These Were John Lennon's Favorite Beatles Songs

John Lennon is typically remembered as the most loudmouthed of The Beatles, the one most willing to make his feelings known. During his Beatles heyday, he cracked memorable quips in interviews — but also plunged The Beatles in their first major crisis by claiming the band was "more popular than Jesus now," which so enraged the American public that Rolling Stone cites it as a major reason the band stopped touring in 1966. ​

Following the break-up of The Beatles in 1970, Lennon was the most openly hostile in his attacks on his former songwriting partner, Paul McCartney, whom he blamed for the split and whose solo efforts Lennon was at pains to discredit. In an interview with Rolling Stone, Lennon called McCartney's debut "rubbish," claiming his rival would only put out a good record when he is "frightened into it."

But Lennon was also candid about his own work, both as a solo artist and as a Beatle. In 1968, then unknown to the world, The Beatles were at the beginning of the end and the songwriter gave an interview to Rolling Stone in which he discussed the early songs he counted among his best: "The ones that really meant something to me ... probably 'Strawberry Fields,' 'She Said,' 'Walrus,' 'Rain,' 'Girl,' there are just one or two others, 'Day Tripper,' 'Paperback Writer,' even. 'Ticket to Ride' was one more, I remember that. It was a definite sort of change ... 'Norwegian Wood.'" But did he feel the same after the break-up?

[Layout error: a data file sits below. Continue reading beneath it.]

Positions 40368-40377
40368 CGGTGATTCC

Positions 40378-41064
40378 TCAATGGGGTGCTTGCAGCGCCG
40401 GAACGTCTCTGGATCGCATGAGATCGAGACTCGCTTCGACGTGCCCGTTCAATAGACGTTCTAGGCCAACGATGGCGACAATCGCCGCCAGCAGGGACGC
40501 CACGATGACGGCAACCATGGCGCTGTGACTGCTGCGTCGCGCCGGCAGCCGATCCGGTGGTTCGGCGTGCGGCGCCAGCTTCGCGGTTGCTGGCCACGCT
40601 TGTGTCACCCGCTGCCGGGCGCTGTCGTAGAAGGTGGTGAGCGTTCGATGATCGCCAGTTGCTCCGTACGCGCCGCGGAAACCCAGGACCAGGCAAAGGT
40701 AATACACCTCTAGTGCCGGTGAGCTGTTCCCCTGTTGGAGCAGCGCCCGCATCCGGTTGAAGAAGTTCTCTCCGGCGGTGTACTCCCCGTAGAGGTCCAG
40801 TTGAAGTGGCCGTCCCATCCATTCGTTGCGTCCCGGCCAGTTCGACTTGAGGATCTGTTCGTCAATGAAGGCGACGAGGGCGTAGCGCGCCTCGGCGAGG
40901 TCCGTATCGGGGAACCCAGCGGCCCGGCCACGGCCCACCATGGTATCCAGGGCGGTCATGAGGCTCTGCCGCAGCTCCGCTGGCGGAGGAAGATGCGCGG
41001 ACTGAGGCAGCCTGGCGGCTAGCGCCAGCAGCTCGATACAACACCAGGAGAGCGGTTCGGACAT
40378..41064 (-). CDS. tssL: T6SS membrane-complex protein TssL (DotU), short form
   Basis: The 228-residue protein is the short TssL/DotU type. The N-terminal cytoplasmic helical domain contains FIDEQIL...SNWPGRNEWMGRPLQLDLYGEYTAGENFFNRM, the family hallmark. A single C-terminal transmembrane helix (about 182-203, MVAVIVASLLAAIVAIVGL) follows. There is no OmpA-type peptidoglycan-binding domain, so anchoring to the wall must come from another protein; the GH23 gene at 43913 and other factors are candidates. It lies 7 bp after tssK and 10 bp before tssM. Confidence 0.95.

John Lennon's top Beatles songs

In the same 1970 interview in which he derided Paul McCartney's early solo efforts, John Lennon explained to Rolling Stone's Jann Werner about his and his wife Yoko Ono's understanding of what makes for a great song. Discussing his own first post-Beatles album, "John Lennon/Plastic Ono Band," Lennon compared his new materials to "Strawberry Fields" as well as two other songs not mentioned in the 1968 interview — "I'm a Loser" and "Help!" — claiming, "They were the ones I always considered my best songs. They were the ones I really wrote from experience and not projecting myself into a situation and writing a nice story about it. I always found that phony, but I'd find occasion to do it because I'd be so hung up, I couldn't even think about myself."

Apart from songs written from personal experience, Lennon highlighted his early song co-written with McCartney, "I Wanna Hold Your Hand," as one of his all-time favorites, claiming it has "a beautiful melody." Conversely, Lennon praises "Across The Universe" for the power of its poetry, stating: "It's one of the best lyrics I've written. In fact, it could be the best ... the ones I like are the ones that stand as words, without melody. They don't have to have any melody, like a poem, you can read them."